Get to know each other's context, environment and education situation through visiting or hosting your partner school. This allows you to place challenges of and opportunities for cooperation in a broader perspective. Keep the planning for your visit realistic. Do not underestimate the many practical and substantive preparations.
A NEW DYNAMIC
A visit to or from your partner school brings a new dynamic to your school link. Meeting each other regularly increases personal commitment and connection, and helps to overcome barriers in the areas of communication, coordination, planning and reflection. Do not underestimate the power of informal contacts: you get to know your colleagues in a different way, and any challenges are suddenly more easy to discuss.
REINFORCE THE PARTNERSHIP
Schedule a visit from or to your partner school as the peak of an intensive collaboration. Do not lose sight of the core of your school link during this visit and keep your focus on education and professional development. Ask your colleagues to bring something from their country and incorporate this as a teaching aid in your class. Attend and/or teach a lesson in your partner school yourself. Above all, develop a broad view of the school’s context and experience the daily realities.
Keep the programme of the visit informal and light and plan enough leisure moments. Staying with a host family is not only a good way to reduce costs, it also gives you a glimpse into the life of your colleagues and strengthens your bond. Take the opportunity to visit local authorities and cultural organisations or to participate in a sports event. These types of informal moments broaden your horizon and make the collaboration run more smoothly.
Determine the schedule of your visit in close consultation with your partner school and clearly communicate your expectations in advance. The objectives of your school link should be central to the visit. Support each other in the preparation of the programme and other practicalities. Involve as many students and colleagues as possible and increase the support for the visit. A successful visit is first of all an enriching experience, where both partners learn from each other before, during and after the exchange.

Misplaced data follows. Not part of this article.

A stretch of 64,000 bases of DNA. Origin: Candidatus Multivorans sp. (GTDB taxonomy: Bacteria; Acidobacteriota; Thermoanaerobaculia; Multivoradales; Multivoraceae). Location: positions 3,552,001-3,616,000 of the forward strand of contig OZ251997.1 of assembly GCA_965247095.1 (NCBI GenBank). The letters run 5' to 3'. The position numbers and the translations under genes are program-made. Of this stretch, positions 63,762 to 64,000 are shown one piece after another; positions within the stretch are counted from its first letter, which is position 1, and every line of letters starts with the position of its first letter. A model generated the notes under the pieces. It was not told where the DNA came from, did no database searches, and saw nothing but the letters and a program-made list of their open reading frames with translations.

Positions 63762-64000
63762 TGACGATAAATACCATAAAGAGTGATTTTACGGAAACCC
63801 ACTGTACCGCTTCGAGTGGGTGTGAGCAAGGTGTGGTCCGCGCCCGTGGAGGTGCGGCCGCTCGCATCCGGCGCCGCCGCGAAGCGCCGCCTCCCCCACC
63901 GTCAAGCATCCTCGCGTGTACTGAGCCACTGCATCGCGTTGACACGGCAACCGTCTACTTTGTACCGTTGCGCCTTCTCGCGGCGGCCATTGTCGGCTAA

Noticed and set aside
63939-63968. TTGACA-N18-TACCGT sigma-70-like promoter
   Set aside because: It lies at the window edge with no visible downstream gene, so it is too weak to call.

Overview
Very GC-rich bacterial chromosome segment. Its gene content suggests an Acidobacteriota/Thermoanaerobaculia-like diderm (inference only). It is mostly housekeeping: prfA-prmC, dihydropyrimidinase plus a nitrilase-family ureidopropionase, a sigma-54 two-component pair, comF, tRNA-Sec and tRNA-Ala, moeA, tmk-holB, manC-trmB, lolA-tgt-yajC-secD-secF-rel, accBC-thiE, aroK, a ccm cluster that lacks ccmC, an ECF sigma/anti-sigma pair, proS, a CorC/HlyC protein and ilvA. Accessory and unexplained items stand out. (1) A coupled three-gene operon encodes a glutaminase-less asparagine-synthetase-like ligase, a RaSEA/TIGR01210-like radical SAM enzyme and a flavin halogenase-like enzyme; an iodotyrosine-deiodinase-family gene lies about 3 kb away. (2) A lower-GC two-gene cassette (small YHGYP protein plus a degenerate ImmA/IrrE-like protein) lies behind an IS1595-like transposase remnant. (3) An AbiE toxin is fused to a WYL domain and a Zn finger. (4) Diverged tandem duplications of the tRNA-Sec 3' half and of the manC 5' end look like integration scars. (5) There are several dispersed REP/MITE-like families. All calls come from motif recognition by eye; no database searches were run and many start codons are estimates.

During your visit, you will not be able to relate everything you see and experience to your own cultural context. Understand that your way of looking at things is just one way. Take your culturally tainted glasses off and take a closer, critical look at your own environment and that of your colleagues in your partner school. Avoid stereotypes and generalisations. Give yourself the time to accept that difference is good, without downplaying yourself or your background.
AFTER THE VISIT
The exchange does not stop when everyone has returned home. What happens after the visit may be even more important for the partnership's growth potential. After recovering from the intense experience, first and foremost check whether the objectives of the exchange have been achieved. Give feedback internally at your own school, to both the involved and less involved students and teachers. Obviously, do not forget to ask your partner school how they experienced the visit. Make full use of the renewed energy.